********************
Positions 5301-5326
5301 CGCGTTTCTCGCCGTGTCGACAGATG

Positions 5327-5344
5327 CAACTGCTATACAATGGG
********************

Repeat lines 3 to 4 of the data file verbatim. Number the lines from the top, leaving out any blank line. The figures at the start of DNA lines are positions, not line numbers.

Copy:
Positions 5327-5344
5327 CAACTGCTATACAATGGG